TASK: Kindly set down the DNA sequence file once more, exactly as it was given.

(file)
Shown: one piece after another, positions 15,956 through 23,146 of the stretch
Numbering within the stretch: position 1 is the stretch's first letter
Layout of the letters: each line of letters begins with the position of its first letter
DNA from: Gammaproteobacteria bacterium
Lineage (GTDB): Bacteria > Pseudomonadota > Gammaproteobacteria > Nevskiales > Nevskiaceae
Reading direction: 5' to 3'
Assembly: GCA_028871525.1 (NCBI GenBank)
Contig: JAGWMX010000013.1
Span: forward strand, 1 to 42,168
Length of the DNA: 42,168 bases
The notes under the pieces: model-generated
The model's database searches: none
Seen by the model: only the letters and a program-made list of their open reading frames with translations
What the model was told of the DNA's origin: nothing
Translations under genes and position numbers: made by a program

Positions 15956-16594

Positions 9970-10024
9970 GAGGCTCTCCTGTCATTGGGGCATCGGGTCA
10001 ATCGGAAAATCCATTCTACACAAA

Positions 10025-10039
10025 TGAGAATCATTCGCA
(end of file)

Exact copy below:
Shown: one piece after another, positions 15,956 through 23,146 of the stretch
Numbering within the stretch: position 1 is the stretch's first letter
Layout of the letters: each line of letters begins with the position of its first letter
DNA from: Gammaproteobacteria bacterium
Lineage (GTDB): Bacteria > Pseudomonadota > Gammaproteobacteria > Nevskiales > Nevskiaceae
Reading direction: 5' to 3'
Assembly: GCA_028871525.1 (NCBI GenBank)
Contig: JAGWMX010000013.1
Span: forward strand, 1 to 42,168
Length of the DNA: 42,168 bases
The notes under the pieces: model-generated
The model's database searches: none
Seen by the model: only the letters and a program-made list of their open reading frames with translations
What the model was told of the DNA's origin: nothing
Translations under genes and position numbers: made by a program

Positions 15956-16594

Positions 9970-10024
9970 GAGGCTCTCCTGTCATTGGGGCATCGGGTCA
10001 ATCGGAAAATCCATTCTACACAAA

Positions 10025-10039
10025 TGAGAATCATTCGCA